If you have debt, have you been thinking about how you make some extra money or reduce your living expenses so you can pay off your debt faster? One thing you might consider doing is getting a roommate or renting your home in order to generate extra income.
I invited my brother to be my roommate last summer and it has been a game-changer for my monthly budget. It helps with my house payment and utilities, allowing me to put more money toward paying off debt and building my emergency fund.
But before you move forward with this idea, keep in mind there are some pros and cons of renting your home to make extra money. Here are a few things to consider before deciding if you should rent your home to make extra money.
Pros of Renting Your Home:
1. Extra Income
Renting your home could provide you with a steady stream of income to help you get debt paid off. If your property is near a college campus or if the number of available rentals in your town is lower than the demand, you may be able to rent your house, or a room in your house, for quite a bit of money. Applying that money directly toward your debt can be a big help.
2. Property Value Increase
Generally, when you are a property owner, the value of your home should increase over time. This is due partly to inflation. In addition, if you make renovations in the home or add onto it in size, it could further raise the value of your home. Increasing the value of your home will help if you decide to sell the property or if your turn it into a rental property instead of your primary residence. Generally, the more bedrooms a home has, the more rental income it will generate.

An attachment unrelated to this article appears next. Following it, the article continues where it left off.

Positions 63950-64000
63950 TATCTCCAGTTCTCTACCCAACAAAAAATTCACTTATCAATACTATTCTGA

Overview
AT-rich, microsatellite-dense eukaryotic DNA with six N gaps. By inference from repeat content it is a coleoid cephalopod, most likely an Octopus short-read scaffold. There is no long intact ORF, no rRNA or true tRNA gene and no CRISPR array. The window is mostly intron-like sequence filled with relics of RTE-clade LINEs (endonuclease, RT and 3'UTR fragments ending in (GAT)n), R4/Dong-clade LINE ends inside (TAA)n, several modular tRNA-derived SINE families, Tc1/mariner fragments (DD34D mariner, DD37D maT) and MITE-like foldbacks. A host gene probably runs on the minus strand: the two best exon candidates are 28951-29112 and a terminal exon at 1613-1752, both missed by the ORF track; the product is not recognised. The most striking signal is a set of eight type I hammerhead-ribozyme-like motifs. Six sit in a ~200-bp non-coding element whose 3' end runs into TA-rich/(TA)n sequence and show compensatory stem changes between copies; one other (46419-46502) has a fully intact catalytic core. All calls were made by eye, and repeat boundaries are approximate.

3. Tax Benefits
There are some tax deductions you can use as a landlord. For example, you may be able to deduct repairs, depreciation, and the interest you pay on the mortgage.
Cons of Renting Your Home:
In theory, gaining extra income from renting your home sounds like a great idea. However, what happens if you can’t get anyone to rent your home? It may not be a huge problem if it’s your primary residence, but if you own another property that you actually live in, you now have more than one mortgage to pay and may not have the income to do it.
Any repairs that need to be done to the home are your responsibility as the owner. Of course, this is the case with any home you own. But, if you live there yourself, you know how you will treat the property. On the other hand, if you have a renter that is irresponsible or damages your property, the costs for fixing things could exceed the amount of money you gain renting it. This is going to eat away at your property value and the rental income you hope to gain.
3. Could Tie You Down
When you rent out your home, or a portion of your home, you may not be able to just take a job in another city and move. If you do, you might end up paying for two properties for a while, or breaking a lease with a long-term tenant so you can sell the property and move. It could also be harder to travel because you need to be available for emergencies and collecting rent.
Earning extra money is always a great way to get your debt paid off faster. Just keep in mind there are pros and cons of renting your home to make extra money.
Have you ever thought about getting a roommate or renting your home for extra money?
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